When Ubhaya Bhārati realized that she could not defeat Shankarāchārya in philosophical argument and the conclusion of the Vedas, she shifted the debate to an entirely different subject: Kāma śastra—the art and science of sense gratification and love making. Of course, Shankarāchārya had no previous sensual contact with women; he had entered the renounced order when he as 12, and he was not expected to answer questions on the centers of sensual pleasure in the body, and how a man and woman enjoyed sex.

When Shankarāchārya expressed his helplessness in Bhārati’s line of questioning, Bhārati countered that sense pleasure is also knowledge and therefore has to be considered Veda as well. It may not be the highest truth or Vedanta, but the matter of debate is Veda, which means all kinds of knowledge were included. If Shankarāchārya did not want to debate that topic, he could accept defeat and get married according to his initial vow.

Shankarāchārya Writes on Love Making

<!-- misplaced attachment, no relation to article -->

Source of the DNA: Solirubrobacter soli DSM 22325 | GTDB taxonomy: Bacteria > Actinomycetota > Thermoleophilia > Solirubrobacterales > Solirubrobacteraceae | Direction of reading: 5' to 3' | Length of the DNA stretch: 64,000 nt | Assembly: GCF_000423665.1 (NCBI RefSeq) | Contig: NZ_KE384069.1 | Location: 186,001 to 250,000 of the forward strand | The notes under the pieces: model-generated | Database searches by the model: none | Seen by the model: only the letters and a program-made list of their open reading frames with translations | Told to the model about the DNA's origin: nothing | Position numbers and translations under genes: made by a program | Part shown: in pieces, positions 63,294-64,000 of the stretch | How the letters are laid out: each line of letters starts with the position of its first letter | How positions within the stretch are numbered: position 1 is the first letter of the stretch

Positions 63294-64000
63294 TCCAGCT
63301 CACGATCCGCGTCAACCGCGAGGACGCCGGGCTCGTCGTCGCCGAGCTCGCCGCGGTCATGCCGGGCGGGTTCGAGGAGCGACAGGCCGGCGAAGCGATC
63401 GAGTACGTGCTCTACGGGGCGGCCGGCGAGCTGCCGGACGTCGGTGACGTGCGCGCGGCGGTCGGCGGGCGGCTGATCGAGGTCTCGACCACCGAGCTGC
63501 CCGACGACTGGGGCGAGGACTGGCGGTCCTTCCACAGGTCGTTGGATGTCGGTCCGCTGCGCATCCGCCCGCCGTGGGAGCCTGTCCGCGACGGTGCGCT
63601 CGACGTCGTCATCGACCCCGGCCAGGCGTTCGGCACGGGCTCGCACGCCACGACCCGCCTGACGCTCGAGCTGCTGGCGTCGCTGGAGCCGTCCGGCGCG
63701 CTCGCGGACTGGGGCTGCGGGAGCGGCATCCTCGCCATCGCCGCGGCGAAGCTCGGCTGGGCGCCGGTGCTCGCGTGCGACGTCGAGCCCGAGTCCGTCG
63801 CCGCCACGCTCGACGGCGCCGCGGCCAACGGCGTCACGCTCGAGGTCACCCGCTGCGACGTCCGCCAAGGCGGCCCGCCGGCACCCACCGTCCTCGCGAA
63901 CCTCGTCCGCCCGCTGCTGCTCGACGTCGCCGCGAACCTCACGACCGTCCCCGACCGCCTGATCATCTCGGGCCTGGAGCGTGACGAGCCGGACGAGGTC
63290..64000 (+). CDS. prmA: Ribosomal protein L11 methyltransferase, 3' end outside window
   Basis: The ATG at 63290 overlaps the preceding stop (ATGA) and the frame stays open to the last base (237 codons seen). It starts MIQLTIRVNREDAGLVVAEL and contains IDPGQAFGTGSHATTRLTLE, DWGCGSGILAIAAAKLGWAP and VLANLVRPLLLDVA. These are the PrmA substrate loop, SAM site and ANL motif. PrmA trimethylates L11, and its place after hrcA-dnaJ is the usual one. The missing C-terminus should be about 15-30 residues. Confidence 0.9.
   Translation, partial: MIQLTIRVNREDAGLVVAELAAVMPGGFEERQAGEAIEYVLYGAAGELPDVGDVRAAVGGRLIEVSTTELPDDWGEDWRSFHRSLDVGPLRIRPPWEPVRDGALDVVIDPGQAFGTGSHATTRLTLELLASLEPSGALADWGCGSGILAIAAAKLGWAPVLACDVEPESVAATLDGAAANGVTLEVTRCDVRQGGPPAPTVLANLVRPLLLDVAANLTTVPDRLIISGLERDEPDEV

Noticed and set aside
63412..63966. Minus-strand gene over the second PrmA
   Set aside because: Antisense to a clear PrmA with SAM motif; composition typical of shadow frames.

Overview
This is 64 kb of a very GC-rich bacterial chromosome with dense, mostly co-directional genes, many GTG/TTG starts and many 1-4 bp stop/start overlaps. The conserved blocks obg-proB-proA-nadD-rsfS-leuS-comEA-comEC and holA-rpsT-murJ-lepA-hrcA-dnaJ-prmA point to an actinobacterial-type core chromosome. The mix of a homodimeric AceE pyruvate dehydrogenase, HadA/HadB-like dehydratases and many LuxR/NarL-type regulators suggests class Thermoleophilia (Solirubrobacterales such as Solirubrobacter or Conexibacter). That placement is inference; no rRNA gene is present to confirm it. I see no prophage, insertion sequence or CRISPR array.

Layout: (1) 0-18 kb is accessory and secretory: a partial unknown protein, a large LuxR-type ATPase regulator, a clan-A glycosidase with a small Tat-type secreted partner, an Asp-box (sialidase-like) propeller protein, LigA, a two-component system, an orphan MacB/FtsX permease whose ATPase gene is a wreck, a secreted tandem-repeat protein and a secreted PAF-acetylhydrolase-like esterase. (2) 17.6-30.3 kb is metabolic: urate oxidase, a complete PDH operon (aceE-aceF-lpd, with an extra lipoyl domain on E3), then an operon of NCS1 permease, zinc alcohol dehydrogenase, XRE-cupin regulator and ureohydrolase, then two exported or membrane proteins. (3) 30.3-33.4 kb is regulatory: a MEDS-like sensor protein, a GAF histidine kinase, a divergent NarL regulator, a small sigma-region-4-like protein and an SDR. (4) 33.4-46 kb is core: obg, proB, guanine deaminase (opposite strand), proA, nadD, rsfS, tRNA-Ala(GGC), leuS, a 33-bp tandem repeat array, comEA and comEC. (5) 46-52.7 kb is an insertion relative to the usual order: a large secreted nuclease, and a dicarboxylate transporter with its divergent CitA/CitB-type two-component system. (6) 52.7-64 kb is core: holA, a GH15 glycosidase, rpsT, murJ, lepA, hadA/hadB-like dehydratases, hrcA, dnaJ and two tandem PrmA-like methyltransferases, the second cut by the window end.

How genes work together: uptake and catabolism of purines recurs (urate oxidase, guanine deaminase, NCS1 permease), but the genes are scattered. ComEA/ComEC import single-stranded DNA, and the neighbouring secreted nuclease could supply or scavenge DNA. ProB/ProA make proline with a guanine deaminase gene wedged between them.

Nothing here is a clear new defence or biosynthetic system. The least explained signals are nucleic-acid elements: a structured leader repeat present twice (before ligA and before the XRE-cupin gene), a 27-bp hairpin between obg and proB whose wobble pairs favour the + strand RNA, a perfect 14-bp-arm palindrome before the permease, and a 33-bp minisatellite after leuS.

Seeing no way out, Shankarāchārya requested for a month’s time to prepare for the debate, and Maṇḍana Miśra and Ubhaya Bhārati were gracious enough to allow it. I suspect, that the reason was that Ubhaya Bhārati wanted to retain rituals or karma-kānda as practical day-to-day exigency, which acknowledging the transcendental truth of Vedanta. To do that, it was imperative to demonstrate that the contingent material knowledge (such as the art of love-making) were also important, although the importance of transcendence was beyond question. This is a sly move on the part of the debater who upon realizing the inevitability of their loss proposes a “middle ground” of compromise. Once such a compromise has been made, each side goes about claiming victory, although they might make minor amends. The impact is nowhere near to a total victory.